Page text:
- December 2008: on 12/1, trailing 90-day returns hit 20.2% and bonds continued to rally another 11.8% through 12/19. Trailing 90-day returns peaked on that day at 33.4%.
- August – November 2011: after first hitting a 20.1% trailing return on 8/17, long dated Treasuries rallied another 8.3% over the next 30 days. 90 days later after the first +20% day, however, Treasuries were 20.0% lower.
The message from this: to hold long dated Treasuries here you have to be absolutely certain the COVID-19 Crisis is going to have another wave of impacts on the US/global economy and investor confidence beyond what we’ve seen to date. In that environment we could, as in December 2008 (Financial Crisis) or late 2011 (Greek Debt Crisis) see further gains. But history says you need that sort of damage to get a follow-on move from here.
Equity futures are still higher ahead of the opening bell on Wednesday and Finom Group remains cautiously optimistic on the market going forward and through earnings season. Over the next 6-9 months, we anticipate higher equity market values, given a variety of factors and variables considered. One of those factors remains the ongoing and never-ending hunt for yield.
On March 23rd the difference between the S&P 500’s dividend yield and that of the 10-Year Treasury was around 1.915 percentage points; the most in the past half century. Today the spread has narrowed a bit to 1.59 percentage points, but as shown below, that still remains wider than anything we’ve seen over the last 50 years.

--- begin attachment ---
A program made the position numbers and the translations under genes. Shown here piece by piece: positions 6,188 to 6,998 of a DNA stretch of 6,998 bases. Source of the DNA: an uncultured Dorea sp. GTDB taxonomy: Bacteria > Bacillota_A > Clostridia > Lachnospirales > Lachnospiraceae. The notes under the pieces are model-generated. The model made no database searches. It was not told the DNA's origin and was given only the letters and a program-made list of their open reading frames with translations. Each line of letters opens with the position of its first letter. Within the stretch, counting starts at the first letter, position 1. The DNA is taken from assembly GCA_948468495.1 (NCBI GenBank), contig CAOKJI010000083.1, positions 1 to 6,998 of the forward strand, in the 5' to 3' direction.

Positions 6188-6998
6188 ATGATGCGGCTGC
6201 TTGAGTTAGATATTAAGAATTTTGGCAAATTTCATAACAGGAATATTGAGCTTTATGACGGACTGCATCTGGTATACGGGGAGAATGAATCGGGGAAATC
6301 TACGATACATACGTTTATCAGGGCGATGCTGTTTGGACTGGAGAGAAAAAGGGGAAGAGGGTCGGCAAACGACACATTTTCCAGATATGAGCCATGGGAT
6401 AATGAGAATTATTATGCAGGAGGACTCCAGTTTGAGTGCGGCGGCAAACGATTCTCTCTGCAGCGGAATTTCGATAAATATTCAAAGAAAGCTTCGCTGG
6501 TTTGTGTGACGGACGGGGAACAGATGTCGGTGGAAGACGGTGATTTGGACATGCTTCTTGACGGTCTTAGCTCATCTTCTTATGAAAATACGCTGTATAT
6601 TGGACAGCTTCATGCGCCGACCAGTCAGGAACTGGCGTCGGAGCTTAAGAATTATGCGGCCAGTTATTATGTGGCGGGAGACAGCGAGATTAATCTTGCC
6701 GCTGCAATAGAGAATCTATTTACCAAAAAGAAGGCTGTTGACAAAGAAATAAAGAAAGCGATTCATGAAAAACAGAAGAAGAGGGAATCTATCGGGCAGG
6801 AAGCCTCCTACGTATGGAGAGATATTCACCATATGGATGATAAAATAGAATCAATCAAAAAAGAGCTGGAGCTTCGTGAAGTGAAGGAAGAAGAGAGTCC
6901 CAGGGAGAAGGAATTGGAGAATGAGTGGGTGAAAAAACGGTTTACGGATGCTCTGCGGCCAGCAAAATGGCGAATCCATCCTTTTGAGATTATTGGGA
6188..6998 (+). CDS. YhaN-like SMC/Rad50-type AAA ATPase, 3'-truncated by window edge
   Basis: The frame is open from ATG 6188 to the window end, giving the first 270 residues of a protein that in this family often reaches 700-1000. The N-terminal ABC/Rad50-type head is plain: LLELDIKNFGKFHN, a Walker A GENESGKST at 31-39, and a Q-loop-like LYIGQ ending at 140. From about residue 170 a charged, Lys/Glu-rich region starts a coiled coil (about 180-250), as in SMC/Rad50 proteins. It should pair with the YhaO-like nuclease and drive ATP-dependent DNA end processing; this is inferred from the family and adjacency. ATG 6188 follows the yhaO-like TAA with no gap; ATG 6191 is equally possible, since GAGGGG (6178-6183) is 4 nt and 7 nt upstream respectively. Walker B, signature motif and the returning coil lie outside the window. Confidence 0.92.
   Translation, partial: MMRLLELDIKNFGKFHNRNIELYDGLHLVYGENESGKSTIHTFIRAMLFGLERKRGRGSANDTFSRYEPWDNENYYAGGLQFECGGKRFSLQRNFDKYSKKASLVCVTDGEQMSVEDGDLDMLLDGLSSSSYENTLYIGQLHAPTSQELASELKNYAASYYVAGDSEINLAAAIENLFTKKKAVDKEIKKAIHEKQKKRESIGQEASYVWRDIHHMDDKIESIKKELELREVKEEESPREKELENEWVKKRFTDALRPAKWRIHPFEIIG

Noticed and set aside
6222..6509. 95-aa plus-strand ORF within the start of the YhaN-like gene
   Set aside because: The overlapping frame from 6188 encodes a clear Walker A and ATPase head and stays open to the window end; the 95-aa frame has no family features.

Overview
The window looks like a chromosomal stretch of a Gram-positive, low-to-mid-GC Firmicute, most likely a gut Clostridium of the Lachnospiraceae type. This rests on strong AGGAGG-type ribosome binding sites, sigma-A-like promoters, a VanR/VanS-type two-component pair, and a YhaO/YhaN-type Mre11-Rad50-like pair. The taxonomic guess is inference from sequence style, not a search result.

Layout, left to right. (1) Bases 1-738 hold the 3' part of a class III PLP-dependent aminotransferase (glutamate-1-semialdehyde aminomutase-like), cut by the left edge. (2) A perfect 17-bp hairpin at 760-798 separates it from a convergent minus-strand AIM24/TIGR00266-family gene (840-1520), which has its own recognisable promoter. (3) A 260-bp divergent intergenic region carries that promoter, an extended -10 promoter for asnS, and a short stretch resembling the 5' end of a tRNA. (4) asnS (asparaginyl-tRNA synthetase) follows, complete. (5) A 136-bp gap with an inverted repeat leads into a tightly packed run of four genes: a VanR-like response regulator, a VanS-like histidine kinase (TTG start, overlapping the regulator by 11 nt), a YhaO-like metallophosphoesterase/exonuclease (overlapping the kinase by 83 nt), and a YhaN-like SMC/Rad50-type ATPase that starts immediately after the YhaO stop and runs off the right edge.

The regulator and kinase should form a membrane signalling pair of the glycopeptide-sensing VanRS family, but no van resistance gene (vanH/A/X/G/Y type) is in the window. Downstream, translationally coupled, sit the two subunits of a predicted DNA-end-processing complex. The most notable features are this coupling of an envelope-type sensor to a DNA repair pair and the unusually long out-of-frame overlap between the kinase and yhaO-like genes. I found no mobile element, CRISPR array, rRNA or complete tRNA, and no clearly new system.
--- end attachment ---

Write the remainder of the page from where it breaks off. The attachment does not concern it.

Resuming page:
With the risk free premium dramatically fallen since 2019 and into 2020, the hunt for yield is increasingly paramount among institutional fund managers. Keeping this in mind, J.P. Morgan’s Marko Kolanovic argues that the S&P 500 could see new record highs in the first half of 2021. Forecasts are not guarantees and constantly revised, so keep that in mind as we offer the commentary from Kolanovic’s recent report below:
Market and Volatility Commentary: S&P 500 back to highs? Quantifying Fed impact on the multiple; Sunshine – a factor in reducing COVID-19 spread. Tue Apr 21 2020
“After the Fed introduced the first wave of monetary easing, we expressed our view that the S&P 500 will reach its previous highs in the second half of 2021. This was based on our analysis of the pandemic and market structure (flows, positioning, and liquidity). Following the second wave of monetary measures, which included a backstop for certain credit assets, we shifted our forecast that the previous highs are likely to happen in the first half of 2021. Below we provide some methodology and analysis behind our view.”